Med students on Match Day

Welcome!  If you are considering Family Medicine as your specialty match, then you are in luck. What follows is a “one stop shop” of resources and information to help guide you to a successful match into Family Medicine. Consider this to be your “toolbox” – always ready to help out when you have a question or just need a suggestion on how to maximize your experience in Family Medicine here at UWSMPH.

Some people enter medical school quite confident of their professional path. Others are undecided until closer to graduation. But most fall somewhere in between… interested but still open to exploring other possibilities. No matter where you fall on this spectrum, the resources included in this toolbox will provide you with factual information about Family Medicine.

So, let’s get started. The resources and links follow a chronological order meant to mirror the three phases of the Forward Curriculum.

Phase 1 is an exciting time of introduction into the culture of medical school as well as a period of rapid growth of your knowledge base and professional skills. At times it feels overwhelming and you may wonder if you should take the time to engage in extra-curricular activities. From a residency application and personal growth perspective, the answer is YES! Applications that show active involvement in the Family Medicine Interest Group (FMIG) and service organizations (DOC, MOM, MEDiC) add considerably to your portfolio.

Start off early with selecting a mentor. The Department of Family Medicine and Community Health has faculty with a broad range of interests who are available to serve in a mentor relationship. Check out the wide range of expertise. The depth of relationship and time spent can range from e-mail correspondence to clinical shadowing in a physician’s practice. This is a great way to pursue your passion while establishing a support network within the specialty.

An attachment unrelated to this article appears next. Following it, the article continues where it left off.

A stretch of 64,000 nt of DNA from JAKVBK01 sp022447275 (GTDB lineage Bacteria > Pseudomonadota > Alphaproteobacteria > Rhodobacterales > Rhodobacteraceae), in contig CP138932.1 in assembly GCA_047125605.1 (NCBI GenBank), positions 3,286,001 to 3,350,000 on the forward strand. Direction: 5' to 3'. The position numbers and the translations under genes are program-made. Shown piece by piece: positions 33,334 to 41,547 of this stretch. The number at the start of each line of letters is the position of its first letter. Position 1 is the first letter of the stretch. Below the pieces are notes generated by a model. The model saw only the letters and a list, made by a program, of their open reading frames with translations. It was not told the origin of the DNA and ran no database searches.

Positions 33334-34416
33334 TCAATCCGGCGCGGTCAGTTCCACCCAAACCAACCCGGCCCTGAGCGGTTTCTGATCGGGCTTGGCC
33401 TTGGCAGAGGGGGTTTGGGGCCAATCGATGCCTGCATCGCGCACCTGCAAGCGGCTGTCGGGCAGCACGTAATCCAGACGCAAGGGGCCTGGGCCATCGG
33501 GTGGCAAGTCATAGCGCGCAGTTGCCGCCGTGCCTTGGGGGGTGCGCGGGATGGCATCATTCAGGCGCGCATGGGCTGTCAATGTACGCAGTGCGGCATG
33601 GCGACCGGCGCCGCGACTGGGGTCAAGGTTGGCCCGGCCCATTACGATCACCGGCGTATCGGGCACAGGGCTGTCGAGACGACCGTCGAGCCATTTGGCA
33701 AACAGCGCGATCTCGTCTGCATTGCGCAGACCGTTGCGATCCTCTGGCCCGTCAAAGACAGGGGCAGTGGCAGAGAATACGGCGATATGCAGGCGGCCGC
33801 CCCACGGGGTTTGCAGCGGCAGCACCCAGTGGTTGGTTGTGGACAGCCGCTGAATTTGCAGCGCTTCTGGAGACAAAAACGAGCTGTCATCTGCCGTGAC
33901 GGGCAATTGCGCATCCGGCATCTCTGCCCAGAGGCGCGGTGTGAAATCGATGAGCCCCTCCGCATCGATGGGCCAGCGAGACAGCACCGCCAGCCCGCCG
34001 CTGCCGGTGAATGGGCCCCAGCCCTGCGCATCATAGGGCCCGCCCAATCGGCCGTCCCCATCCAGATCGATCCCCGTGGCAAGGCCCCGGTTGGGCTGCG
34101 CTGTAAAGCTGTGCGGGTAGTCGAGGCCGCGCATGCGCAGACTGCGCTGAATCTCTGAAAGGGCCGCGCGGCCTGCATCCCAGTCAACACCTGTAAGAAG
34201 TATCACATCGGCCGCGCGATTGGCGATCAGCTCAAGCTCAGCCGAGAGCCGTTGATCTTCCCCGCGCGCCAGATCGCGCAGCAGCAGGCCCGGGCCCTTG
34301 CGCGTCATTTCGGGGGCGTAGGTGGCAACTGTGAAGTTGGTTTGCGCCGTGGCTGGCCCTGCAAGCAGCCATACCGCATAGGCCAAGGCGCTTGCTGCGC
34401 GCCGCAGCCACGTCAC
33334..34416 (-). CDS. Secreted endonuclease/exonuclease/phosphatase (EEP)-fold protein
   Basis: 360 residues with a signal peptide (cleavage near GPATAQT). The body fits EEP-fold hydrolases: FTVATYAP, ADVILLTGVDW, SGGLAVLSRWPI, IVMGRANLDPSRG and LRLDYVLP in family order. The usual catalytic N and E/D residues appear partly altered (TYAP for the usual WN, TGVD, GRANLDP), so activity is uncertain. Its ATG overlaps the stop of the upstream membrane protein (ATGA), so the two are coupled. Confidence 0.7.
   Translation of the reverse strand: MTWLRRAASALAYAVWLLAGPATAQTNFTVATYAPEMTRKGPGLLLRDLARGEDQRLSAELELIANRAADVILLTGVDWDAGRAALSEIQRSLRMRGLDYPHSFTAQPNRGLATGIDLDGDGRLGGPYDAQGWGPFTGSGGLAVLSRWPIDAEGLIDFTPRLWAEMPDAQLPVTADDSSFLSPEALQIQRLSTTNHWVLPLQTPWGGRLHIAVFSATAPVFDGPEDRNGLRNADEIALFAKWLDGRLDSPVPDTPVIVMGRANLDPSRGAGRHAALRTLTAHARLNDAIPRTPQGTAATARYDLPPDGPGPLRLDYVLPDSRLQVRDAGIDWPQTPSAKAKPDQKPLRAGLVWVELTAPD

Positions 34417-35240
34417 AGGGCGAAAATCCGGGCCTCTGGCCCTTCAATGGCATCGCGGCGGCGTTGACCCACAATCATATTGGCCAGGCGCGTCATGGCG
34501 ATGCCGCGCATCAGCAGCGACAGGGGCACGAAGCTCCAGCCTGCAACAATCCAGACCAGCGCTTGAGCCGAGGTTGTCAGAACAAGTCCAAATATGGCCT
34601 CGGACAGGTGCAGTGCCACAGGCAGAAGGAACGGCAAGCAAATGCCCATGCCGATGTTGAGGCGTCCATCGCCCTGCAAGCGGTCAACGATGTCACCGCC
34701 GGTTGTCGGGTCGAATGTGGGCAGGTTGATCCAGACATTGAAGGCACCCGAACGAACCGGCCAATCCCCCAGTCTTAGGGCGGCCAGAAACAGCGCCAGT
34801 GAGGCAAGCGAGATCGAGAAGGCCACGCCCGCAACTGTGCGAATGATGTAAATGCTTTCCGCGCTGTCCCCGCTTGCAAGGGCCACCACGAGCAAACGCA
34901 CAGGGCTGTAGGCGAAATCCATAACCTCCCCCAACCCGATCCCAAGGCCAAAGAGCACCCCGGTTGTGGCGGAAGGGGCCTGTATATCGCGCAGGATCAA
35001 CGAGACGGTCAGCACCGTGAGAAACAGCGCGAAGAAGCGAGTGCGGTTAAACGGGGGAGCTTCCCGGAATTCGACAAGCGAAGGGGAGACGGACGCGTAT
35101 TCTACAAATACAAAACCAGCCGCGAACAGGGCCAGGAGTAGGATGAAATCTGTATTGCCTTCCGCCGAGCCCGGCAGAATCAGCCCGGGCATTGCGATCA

If leadership and advocacy appeal to you, there are several opportunities available through the Department as well as the Wisconsin (WAFP) and American (AAFP) Academies of Family Physicians. Membership is free (if you sign up).

Two not to miss events are the Family Medicine Midwest Conference (Fall) and the National Conference of Family Medicine Residents and Students (late Summer). These are signature events that include hands on workshops, inspirational speakers, and residency recruitment fairs. Under the UWSMPH Absence Policy, time can be reserved to attend each of these meetings. In addition, our Department underwrites the cost of your meeting expenses. It’s free!

Make the most of your first summer by engaging in Family Medicine research. Our Summer Student Research and Clinical Assistantship (SSRCA) combines patient and community based research with clinical experience in your faculty’s clinic. This eight week program pays a competitive stipend. What could be better than getting paid while you learn?

The Department of Family Medicine and Community Health offers two important electives that can fulfill credit requirements. The Healers Art is a 5 evening course that provides you with a faculty facilitated peer group exploration of the core values of medicine and how you can maintain joy and awe throughout your career. Health Care in Diverse Communities is a perfect way to learn about health disparities and the role of physicians in providing quality and equitable care.